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Brothers, WWII vets, get belated diplomas

The Depression interrupted school. Then they served.

GARFIELD, N.J. - Two brothers who served in World War II received something this week that both said they will cherish as much as, if not more than, the medals they won: a high school diploma.

In a ceremony that took both men by surprise, the Garfield Board of Education awarded John and Frank Petriello honorary diplomas as their family and the audience gave them a standing ovation. Later they donned purple caps and gowns and posed for photographs.

"I'm probably the first graduate to have his picture taken holding his great-grandchild," said Frank Petriello, clutching his great-grandson, Noah Graham. "I'm 90 and he's 2."

John and Frank Petriello were born in Sassano, Italy, and immigrated to the United States when they were 6 and 8, respectively. Both were enrolled in the Garfield school system, and each got as far as his sophomore year in high school before the Depression intervened. Then came World War II, and any thought of returning to school evaporated.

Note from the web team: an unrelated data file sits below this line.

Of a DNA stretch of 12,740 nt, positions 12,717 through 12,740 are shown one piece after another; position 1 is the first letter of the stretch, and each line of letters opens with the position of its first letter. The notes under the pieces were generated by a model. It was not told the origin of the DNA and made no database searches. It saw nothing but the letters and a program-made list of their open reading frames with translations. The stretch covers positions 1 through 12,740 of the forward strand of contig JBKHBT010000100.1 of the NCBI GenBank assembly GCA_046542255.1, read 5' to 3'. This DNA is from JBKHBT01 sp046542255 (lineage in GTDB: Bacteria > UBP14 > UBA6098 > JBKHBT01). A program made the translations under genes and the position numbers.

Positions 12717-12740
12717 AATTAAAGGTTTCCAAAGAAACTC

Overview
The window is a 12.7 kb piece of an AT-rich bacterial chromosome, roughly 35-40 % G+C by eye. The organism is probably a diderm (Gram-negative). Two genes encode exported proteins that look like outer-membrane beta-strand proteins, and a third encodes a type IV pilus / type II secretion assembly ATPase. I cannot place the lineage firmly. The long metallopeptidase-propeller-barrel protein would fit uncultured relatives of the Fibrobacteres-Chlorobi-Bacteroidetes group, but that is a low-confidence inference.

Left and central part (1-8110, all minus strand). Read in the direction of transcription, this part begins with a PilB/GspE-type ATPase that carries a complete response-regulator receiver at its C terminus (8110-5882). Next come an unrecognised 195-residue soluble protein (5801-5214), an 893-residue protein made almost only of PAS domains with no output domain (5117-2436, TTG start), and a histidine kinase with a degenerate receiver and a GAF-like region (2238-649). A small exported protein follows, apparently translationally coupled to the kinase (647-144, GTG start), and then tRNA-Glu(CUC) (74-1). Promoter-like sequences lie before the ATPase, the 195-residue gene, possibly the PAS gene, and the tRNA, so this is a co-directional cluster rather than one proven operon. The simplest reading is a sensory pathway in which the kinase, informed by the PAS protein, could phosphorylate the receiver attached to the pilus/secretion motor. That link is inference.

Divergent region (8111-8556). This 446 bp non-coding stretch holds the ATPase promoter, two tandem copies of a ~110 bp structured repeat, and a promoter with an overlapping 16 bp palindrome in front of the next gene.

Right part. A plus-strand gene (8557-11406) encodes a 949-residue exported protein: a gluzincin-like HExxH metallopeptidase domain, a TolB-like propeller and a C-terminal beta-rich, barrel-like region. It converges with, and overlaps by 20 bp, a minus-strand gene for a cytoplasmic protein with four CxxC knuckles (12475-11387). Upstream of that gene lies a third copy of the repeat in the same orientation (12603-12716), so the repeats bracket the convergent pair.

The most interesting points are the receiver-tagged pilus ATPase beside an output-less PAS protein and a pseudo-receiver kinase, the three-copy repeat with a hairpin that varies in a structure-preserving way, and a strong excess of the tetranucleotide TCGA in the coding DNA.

Both men enlisted in the Navy and became medical corpsmen. Frank Petriello joined first, in 1941, after the attack on Pearl Harbor. He served on the aircraft carrier Bunker Hill in the Pacific until it was severely damaged by two kamikaze suicide pilots on May 11, 1945. John Petriello enlisted in 1942, serving in North Africa and the invasion of southern France.

The brothers returned to Garfield and raised families. Frank Petriello now lives in Elmwood Park and his brother, who turns 88 next month, lives in Clifton.

The idea to arrange for the brothers to receive diplomas started from a conversation between John Petriello and his son Mike six months ago. They were talking about other relatives who were getting ready to graduate.

John Petriello mentioned with regret that he had never gotten his high school diploma. That's when his son got the idea to contact school officials.

"When you're dad's 87, there's not a whole lot you can get him," Mike Petriello explained.

School officials agreed to present both brothers with honorary diplomas. But because the family wanted to keep it a surprise, it took some doing to get both of them to attend Tuesday night's school board meeting.

Each brother was told the other was getting a diploma, but not to talk about it because it was a surprise. And it was.

Frank Petriello said that while he wasn't able to finish high school, he and his brother placed a strong value on education. All of their children attended college.

John Petriello drew laughs when, upon accepting his diploma, he told his family: "I know you're going to want to take me around to different campuses, but I've settled on Princeton."